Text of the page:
To define variables, we could use the execute function above. But that might get painful for complicated expressions like list comprehensions. Much better is to assign the variable directly in the dictionary of global variables. For a variable my_var defined in the local IPython instace, enter

c[:]['my_var'] = my_var

Calling your own functions

My work originally used a function with a call signature something like

output = my_fun(var1,var2,var3,list_of_arrays1,list_of_arrays2,list_of_arrays3,constant)

I couldn't figure out how to make this play nice with the map command, so I re-organized the function in two ways. First, I pre-processed my data in such a way that the last constant was no longer necessary. I was lucky that this was very easy. (In fact, I should've done it before because it removed a list comprehension from the innermost loop.) Second, I combined the lists with zip and had the function unpack once called. So I then had a call signature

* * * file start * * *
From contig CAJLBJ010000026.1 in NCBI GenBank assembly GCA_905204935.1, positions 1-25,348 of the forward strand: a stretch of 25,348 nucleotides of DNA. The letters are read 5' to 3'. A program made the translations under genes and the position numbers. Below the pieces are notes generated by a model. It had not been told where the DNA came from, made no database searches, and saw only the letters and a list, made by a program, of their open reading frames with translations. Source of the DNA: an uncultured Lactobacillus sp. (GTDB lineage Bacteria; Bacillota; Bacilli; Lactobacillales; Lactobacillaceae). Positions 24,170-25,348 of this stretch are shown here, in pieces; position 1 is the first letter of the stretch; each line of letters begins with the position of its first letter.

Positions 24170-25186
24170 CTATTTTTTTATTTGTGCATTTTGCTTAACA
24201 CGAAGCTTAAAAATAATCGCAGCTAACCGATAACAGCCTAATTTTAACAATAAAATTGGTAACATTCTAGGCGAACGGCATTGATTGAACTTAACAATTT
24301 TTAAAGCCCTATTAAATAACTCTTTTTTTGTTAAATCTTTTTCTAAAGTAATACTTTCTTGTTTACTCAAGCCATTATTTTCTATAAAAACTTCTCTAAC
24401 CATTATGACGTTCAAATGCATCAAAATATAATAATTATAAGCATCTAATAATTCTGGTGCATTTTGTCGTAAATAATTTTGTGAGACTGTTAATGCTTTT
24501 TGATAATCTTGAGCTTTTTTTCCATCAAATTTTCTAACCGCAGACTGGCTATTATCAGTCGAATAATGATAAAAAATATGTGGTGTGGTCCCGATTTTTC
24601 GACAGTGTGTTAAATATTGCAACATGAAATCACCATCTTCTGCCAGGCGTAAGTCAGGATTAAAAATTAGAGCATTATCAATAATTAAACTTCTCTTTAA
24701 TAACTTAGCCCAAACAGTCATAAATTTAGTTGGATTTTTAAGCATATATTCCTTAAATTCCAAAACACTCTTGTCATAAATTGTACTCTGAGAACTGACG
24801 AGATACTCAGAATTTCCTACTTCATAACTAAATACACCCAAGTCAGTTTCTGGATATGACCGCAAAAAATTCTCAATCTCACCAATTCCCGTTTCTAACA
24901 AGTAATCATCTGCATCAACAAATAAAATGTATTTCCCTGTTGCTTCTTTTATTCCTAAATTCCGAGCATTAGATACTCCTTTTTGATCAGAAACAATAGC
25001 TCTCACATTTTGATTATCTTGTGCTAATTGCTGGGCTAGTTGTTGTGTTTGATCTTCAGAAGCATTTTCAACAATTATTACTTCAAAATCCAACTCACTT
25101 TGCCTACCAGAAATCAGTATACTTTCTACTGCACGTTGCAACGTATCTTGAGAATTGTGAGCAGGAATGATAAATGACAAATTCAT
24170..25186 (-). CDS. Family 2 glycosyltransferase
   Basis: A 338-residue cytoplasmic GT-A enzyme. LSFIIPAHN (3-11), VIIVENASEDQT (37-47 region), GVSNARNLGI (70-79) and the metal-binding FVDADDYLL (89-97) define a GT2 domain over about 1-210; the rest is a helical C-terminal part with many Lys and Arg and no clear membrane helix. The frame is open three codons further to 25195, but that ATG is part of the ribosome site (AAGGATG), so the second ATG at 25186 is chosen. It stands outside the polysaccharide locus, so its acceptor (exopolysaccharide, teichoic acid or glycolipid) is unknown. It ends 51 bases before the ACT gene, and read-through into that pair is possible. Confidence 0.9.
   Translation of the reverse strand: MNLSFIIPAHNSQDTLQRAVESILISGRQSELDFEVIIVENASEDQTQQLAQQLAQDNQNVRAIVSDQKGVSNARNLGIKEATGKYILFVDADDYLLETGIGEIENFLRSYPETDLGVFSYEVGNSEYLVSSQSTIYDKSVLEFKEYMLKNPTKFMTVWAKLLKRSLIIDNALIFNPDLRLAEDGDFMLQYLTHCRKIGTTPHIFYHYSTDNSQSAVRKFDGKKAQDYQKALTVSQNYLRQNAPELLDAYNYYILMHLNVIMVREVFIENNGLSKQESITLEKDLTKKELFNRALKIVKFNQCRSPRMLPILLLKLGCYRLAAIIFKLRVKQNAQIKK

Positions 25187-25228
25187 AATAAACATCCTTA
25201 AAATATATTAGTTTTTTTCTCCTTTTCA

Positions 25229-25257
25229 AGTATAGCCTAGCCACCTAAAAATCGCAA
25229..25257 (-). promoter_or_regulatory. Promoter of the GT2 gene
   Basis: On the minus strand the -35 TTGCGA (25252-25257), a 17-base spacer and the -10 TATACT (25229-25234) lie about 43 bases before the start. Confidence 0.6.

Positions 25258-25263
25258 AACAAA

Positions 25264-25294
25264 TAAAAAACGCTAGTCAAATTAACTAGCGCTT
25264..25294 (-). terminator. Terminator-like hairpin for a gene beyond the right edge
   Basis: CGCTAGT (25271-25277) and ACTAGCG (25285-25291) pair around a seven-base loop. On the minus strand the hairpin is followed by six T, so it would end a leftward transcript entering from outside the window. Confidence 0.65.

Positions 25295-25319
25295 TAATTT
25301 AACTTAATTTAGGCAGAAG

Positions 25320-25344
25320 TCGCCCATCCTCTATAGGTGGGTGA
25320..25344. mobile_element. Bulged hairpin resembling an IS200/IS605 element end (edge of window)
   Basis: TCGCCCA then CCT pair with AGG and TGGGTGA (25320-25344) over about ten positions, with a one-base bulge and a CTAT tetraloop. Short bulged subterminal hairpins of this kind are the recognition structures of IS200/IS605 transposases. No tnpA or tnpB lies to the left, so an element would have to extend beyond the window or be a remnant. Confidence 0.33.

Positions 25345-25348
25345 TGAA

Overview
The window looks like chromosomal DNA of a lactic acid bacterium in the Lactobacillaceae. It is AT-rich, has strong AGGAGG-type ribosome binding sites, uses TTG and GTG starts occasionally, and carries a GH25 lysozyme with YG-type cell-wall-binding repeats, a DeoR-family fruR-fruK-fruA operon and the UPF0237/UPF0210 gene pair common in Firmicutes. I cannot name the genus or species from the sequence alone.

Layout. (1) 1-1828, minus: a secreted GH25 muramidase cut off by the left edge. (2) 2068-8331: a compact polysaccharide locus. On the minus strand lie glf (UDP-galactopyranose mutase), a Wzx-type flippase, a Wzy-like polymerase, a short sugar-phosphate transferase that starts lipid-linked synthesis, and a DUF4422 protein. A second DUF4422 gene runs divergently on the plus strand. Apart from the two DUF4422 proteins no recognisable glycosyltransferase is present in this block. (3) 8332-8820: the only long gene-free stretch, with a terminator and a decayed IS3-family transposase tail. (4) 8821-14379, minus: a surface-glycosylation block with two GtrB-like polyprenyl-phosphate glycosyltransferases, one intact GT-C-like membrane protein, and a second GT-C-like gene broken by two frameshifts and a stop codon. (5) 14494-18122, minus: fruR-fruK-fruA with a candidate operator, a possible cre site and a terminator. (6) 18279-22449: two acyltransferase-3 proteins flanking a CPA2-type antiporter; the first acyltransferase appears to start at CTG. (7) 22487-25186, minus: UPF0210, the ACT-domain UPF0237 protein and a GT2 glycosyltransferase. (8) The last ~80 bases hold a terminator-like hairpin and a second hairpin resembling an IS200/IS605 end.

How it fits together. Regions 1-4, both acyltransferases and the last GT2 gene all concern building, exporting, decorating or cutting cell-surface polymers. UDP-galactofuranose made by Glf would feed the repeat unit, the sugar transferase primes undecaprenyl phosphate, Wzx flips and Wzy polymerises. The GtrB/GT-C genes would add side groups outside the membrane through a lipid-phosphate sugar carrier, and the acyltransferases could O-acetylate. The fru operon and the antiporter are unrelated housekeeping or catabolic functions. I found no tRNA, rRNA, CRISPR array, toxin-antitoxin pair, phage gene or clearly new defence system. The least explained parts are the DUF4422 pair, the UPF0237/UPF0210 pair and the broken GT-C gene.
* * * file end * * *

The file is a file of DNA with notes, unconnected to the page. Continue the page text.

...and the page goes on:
output = my_package.my_fun(var1,var2,var3,zipped_up_arrays)

Finally, I invoked the parallel calculation with

output = x: my_package.my_fun(var1,var2,var3,x),zip(list_of_arrays1,list_of_arrays2,list_of_arrays3)

Et voila! My calculation was done vastly faster.

The only problem... that there seems to be a memory leak somewhere in ipcluster or the engines themselves. The result is that I kill the engines once in a while and re-initialize the client and interface objects before I run out of memory. Apparently this is a known problem that can be circumvented by manually clearing the client and interface objects' cache


but I generally haven't found that this helps at all.

Have you used IPython's parallel routines? See something silly I'm doing? Let me know in the comments!